Often, the responsible person assessed business sales taxes on their personal account was in fact a responsible person for the business who, due to cash flow issues or late payment from accounts receivables, made an executive decision to pay a business obligation before paying the sales tax.  In these cases where assessments against the business or a responsible person for the business are high and bankruptcy is not possible (which is most often the case) the most important strategy to employ is that of cooperation with the Board.  This does not mean that an individual should simply turn over their records to a demanding collections agent.  This means the business (or the liable individual) must agree to provide disclosure and should do so in a timely fashion, but they must be tactful about their disclosure and take advantage of historical data in conjunction with recent events to argue the lowest payment possible.  Of the California state agencies, the Board of Equalization is often the most aggressive about collections.  The Board is short fused and impatient about being paid back when sales tax is owed and a liable party has been identified.  To that end, installment agreements are feasible and can be accomplished such that an individual can dig themself out of the debt or establish an installment agreement long enough to line up a different exit strategy for addressing the liability.  The key to a good financial disclosure is to be cooperative with the agency while maintaining razor focus on the strategy employed to reach your payment goal.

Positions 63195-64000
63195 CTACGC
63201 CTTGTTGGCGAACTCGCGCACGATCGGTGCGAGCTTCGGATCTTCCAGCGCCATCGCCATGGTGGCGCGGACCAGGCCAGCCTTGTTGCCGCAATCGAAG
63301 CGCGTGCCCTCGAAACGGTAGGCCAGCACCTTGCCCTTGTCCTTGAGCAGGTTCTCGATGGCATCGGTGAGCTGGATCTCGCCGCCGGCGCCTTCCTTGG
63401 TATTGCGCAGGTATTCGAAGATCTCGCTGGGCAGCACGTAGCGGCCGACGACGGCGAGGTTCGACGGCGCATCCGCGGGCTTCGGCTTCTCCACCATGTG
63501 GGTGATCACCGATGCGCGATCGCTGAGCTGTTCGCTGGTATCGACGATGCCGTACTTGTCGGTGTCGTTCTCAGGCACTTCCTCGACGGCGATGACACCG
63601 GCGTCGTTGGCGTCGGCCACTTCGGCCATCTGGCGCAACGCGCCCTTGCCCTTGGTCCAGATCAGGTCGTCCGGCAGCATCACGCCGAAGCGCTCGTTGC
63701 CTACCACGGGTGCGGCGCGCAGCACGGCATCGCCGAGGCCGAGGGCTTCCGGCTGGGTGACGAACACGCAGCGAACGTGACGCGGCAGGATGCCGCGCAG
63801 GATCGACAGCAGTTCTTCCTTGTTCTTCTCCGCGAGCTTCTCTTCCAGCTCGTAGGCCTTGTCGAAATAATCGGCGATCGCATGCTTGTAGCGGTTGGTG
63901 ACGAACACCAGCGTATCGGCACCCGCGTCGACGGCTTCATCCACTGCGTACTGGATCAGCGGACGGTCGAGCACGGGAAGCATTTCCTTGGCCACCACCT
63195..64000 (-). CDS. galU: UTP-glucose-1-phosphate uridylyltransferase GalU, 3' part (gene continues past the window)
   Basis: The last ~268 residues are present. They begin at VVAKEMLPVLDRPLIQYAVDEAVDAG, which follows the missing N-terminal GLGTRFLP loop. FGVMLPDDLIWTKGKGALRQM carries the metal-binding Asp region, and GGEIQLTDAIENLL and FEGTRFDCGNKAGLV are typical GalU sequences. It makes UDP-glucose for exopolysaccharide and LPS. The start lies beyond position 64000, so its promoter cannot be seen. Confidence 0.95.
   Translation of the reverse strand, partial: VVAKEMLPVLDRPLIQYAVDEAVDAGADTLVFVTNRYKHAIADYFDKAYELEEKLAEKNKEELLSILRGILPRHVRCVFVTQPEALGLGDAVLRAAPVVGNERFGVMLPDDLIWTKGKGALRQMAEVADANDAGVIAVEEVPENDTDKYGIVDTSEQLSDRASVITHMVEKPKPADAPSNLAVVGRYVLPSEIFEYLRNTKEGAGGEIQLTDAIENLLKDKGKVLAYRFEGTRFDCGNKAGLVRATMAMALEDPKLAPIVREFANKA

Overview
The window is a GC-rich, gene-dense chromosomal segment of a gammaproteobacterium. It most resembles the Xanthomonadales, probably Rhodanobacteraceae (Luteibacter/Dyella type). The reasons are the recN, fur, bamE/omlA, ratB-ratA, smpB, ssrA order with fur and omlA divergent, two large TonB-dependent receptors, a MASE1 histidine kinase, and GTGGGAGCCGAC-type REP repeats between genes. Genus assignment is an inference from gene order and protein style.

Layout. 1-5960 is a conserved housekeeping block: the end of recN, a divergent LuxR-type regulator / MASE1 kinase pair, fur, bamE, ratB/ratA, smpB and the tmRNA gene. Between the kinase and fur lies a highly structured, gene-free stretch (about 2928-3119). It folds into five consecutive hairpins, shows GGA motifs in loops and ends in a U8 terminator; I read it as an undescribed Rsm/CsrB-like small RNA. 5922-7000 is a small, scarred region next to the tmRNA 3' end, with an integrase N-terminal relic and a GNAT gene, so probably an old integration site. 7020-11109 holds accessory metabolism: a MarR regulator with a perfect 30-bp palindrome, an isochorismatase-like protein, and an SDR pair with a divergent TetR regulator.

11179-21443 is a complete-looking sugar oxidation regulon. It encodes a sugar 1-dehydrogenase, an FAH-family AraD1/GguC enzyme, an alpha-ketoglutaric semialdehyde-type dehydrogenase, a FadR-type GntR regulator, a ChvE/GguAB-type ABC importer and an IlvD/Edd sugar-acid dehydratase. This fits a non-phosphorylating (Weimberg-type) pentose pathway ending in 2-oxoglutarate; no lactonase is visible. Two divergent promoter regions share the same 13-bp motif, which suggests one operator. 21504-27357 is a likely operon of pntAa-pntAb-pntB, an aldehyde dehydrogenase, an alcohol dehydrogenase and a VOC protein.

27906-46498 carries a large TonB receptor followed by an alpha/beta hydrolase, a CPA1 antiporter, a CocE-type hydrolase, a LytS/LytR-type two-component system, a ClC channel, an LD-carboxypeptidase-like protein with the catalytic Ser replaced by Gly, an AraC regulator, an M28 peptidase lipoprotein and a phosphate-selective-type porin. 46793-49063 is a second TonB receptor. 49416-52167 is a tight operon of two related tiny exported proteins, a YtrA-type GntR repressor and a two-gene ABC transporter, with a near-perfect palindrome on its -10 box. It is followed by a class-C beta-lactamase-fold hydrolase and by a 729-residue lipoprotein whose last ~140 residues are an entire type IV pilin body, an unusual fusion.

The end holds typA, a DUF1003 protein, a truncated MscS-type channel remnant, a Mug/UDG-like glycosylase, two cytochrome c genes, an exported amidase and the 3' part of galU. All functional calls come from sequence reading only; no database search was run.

If you are faced with an outstanding sales tax liability, I am available to discuss your matter for purposes of representing you before the Board.  A plan can be created together, with my expertise and your intimate knowledge of your business.  We will form an informed plan, then we execute, together, and as a team.

[1] Business Taxes Law Guide, Revision 2013, Article 18, Regulation 1702.5

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Part One

By. Elizabeth Gonsalves, ESQ.